Monday, 15 December 2008

Space is Data, Data is Space

I noticed this morning that the Google Maps application on my iPhone now has Street View available for many areas. I was trying it out and before the Street View loads, you get a kind of empty, holodeck-esque space (which a user can still navigate around briefly).

And while the data was loading, I looked "up":

This virtual dome reminded me of the Planetarium ceiling in the Washington D.C. Smithsonian Museum before the projections start.

What I find interesting about Google Maps and Google in general is that Google treats the World as (for the sake of argument) unemotional and unbiased data. The place where you grew up: data, the address of the party you're going to: data, the Vatican: data and essentially, that's all these things are. People place meaning on spaces where Google sees them as a part of a massive collective (I've got to use a word other than "data") information harvesting exercise. The internet was originally coined as 'Cyberspace' but the sense of "space" on the internet is completely different to the sense of space in the real world. Granted there's things like Second Life, but the Google Earths and the Google Street View are both based on emulating the REAL WORLD. No doubt advertising will eventually change this nicely naive time.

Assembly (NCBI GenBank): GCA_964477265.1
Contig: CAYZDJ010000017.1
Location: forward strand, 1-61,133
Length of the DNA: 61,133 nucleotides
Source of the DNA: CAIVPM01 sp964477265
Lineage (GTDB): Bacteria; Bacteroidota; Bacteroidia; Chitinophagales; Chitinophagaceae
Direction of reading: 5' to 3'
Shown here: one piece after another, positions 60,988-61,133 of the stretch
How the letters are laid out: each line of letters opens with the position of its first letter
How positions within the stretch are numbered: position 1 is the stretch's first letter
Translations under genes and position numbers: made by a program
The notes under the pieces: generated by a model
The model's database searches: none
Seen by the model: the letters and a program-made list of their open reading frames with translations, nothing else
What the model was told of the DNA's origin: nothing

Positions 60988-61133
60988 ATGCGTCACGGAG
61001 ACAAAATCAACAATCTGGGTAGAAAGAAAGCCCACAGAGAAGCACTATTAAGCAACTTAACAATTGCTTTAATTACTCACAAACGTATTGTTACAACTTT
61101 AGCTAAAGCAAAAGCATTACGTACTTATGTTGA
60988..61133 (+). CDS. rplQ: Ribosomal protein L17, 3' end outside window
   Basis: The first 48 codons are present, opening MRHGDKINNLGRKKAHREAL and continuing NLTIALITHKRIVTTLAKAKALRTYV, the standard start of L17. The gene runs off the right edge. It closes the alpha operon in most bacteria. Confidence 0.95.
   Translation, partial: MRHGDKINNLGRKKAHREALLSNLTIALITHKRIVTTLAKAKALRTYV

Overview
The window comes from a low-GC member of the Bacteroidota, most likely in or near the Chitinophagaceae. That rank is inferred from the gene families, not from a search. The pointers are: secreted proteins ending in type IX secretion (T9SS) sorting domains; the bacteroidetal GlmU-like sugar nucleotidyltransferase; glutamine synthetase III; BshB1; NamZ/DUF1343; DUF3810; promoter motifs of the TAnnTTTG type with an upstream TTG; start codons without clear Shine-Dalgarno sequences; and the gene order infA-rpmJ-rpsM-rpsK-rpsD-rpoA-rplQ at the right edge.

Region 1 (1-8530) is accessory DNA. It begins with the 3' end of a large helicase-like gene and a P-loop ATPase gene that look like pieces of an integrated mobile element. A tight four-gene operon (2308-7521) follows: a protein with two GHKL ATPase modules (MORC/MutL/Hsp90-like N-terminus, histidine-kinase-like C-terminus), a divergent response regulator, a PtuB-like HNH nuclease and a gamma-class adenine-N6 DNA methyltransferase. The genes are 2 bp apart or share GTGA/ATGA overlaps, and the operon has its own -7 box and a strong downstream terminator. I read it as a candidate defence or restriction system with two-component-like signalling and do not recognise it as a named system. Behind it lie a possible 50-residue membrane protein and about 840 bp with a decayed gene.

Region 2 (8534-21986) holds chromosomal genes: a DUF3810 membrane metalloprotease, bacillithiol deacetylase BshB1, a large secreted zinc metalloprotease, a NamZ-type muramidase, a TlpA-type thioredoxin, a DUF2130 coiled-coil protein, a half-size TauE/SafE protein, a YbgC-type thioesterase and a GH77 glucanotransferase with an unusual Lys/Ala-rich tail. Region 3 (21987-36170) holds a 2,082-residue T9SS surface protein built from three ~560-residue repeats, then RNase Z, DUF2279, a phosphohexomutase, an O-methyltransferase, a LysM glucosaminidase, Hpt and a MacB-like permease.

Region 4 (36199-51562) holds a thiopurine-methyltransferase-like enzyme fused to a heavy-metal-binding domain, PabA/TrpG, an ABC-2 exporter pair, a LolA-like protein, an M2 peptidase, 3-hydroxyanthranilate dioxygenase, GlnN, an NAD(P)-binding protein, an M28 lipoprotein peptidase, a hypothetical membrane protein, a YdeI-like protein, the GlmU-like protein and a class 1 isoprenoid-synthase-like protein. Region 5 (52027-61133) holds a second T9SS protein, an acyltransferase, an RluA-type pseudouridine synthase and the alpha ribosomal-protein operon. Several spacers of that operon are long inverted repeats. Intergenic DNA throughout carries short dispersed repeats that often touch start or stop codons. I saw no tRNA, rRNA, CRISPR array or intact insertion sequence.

The thing I like about Google's street view technology is that it's the closest point between the virtual sense of space (as a representation) and the real sense of space (as someone walking around the World, all Flaneur-like). Street View Tourism, anyone?

An aside: Google seems to attempt to document a street when it's as empty as possible and people have been hacking this rather nicely.